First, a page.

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This post was coauthored with Brad Glosserman, executive director at Pacific Forum CSIS.
The cycle of negativity surrounding Japan-South Korea relations since the Abe-Park era began in early 2013 has at times eclipsed North Korea as a source of angst among observers of Northeast Asia. Even the modest improvements that accompanied commemorations of the fiftieth anniversary of diplomatic normalization in June 2015 were tinged by frustration over the two governments’ failure to move forward on the comfort woman issue. The main problem involved the acknowledgement of Japanese responsibility for the coercion of girls and women to provide sexual services to the military in imperial Japan, and this disagreement spilled over into other issues in the two countries’ relationship.
It was especially surprising, then, that Abe Shinzo and Park Geun-hye cut a deal on December 28 to resolve the comfort woman issue. The agreement reached followed more than a dozen rounds of consultations between the two governments, a process that unfolded under intense media scrutiny and ever-growing suspicion of the other side’s intentions. President Park made resolution of the issue a condition of “re-normalization” of relations with Japan, while Prime Minister Abe and many of his supporters appeared increasingly frustrated and fatigued by the inability of the two sides to move past this and other historical issues.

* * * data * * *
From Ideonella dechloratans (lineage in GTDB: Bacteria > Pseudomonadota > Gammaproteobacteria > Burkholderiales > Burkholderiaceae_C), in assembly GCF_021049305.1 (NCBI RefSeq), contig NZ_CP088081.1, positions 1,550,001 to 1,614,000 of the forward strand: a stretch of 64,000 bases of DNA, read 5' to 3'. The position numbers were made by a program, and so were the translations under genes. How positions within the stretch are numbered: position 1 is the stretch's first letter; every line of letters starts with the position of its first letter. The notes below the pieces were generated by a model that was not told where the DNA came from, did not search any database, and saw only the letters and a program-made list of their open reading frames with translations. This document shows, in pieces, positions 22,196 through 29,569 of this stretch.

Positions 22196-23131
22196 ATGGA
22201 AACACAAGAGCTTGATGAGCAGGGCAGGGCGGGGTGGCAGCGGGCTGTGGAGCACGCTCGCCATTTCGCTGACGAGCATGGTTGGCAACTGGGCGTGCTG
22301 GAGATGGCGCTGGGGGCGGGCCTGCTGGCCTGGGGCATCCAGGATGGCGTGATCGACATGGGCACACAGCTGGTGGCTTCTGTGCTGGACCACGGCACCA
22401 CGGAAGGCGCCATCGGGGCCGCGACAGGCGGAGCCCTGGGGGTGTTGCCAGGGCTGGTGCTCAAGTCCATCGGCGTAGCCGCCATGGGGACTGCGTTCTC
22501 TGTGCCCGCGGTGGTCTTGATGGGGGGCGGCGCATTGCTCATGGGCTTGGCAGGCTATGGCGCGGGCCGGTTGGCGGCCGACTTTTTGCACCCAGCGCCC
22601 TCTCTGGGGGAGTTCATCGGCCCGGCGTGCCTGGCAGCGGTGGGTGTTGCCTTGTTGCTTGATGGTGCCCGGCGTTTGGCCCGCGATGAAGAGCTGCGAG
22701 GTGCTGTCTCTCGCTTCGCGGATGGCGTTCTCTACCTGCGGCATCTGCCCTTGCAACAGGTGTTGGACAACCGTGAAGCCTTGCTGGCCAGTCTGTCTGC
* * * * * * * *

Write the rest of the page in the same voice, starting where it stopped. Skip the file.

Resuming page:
In his statement regarding the comfort women agreement—one of two released simultaneously by the foreign ministers on both sides—Japanese Foreign Minister Kishida Fumio said that Abe, as the “cabinet prime minister of Japan,” extended his “heartfelt apologies and remorse to all those who suffered immeasurable pain and incurable physical and psychological wounds as comfort women.” He acknowledged that “the honor and dignity of many women were severely injured with the involvement of the Japanese military” and that, “[f]rom this perspective, the Japanese government fully realizes responsibility.” Japan will provide 1 billion yen (approximately $8.3 million) from the government budget to fully finance a foundation, run by the Korean government, to support the comfort women.